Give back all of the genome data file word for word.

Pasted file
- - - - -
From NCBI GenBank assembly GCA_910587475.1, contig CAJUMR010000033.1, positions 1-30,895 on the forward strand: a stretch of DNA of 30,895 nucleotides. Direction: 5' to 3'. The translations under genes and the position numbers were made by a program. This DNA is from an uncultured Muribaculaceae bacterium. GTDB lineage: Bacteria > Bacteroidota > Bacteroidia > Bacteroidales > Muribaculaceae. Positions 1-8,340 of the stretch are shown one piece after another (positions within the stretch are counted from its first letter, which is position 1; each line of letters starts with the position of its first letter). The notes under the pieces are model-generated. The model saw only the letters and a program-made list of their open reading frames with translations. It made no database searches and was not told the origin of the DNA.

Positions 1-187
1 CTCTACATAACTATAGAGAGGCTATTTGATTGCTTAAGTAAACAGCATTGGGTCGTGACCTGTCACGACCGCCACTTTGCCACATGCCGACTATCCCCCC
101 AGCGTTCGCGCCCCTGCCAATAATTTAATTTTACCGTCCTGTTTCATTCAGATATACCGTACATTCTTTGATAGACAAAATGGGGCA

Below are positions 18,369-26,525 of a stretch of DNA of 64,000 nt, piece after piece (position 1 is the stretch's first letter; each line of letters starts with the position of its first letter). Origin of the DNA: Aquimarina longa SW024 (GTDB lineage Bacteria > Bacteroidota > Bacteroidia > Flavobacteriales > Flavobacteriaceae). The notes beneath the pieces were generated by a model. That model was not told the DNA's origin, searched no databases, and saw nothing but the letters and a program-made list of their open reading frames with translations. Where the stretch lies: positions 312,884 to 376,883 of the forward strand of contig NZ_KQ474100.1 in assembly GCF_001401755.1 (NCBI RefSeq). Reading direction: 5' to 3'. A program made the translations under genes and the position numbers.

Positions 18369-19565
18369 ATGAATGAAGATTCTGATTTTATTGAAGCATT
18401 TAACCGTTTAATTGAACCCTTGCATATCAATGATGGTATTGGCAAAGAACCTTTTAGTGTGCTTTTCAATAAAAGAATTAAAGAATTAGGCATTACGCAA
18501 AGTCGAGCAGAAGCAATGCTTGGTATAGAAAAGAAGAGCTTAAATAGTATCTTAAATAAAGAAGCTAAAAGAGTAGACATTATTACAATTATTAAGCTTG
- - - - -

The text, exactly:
From NCBI GenBank assembly GCA_910587475.1, contig CAJUMR010000033.1, positions 1-30,895 on the forward strand: a stretch of DNA of 30,895 nucleotides. Direction: 5' to 3'. The translations under genes and the position numbers were made by a program. This DNA is from an uncultured Muribaculaceae bacterium. GTDB lineage: Bacteria > Bacteroidota > Bacteroidia > Bacteroidales > Muribaculaceae. Positions 1-8,340 of the stretch are shown one piece after another (positions within the stretch are counted from its first letter, which is position 1; each line of letters starts with the position of its first letter). The notes under the pieces are model-generated. The model saw only the letters and a program-made list of their open reading frames with translations. It made no database searches and was not told the origin of the DNA.

Positions 1-187
1 CTCTACATAACTATAGAGAGGCTATTTGATTGCTTAAGTAAACAGCATTGGGTCGTGACCTGTCACGACCGCCACTTTGCCACATGCCGACTATCCCCCC
101 AGCGTTCGCGCCCCTGCCAATAATTTAATTTTACCGTCCTGTTTCATTCAGATATACCGTACATTCTTTGATAGACAAAATGGGGCA

Below are positions 18,369-26,525 of a stretch of DNA of 64,000 nt, piece after piece (position 1 is the stretch's first letter; each line of letters starts with the position of its first letter). Origin of the DNA: Aquimarina longa SW024 (GTDB lineage Bacteria > Bacteroidota > Bacteroidia > Flavobacteriales > Flavobacteriaceae). The notes beneath the pieces were generated by a model. That model was not told the DNA's origin, searched no databases, and saw nothing but the letters and a program-made list of their open reading frames with translations. Where the stretch lies: positions 312,884 to 376,883 of the forward strand of contig NZ_KQ474100.1 in assembly GCF_001401755.1 (NCBI RefSeq). Reading direction: 5' to 3'. A program made the translations under genes and the position numbers.

Positions 18369-19565
18369 ATGAATGAAGATTCTGATTTTATTGAAGCATT
18401 TAACCGTTTAATTGAACCCTTGCATATCAATGATGGTATTGGCAAAGAACCTTTTAGTGTGCTTTTCAATAAAAGAATTAAAGAATTAGGCATTACGCAA
18501 AGTCGAGCAGAAGCAATGCTTGGTATAGAAAAGAAGAGCTTAAATAGTATCTTAAATAAAGAAGCTAAAAGAGTAGACATTATTACAATTATTAAGCTTG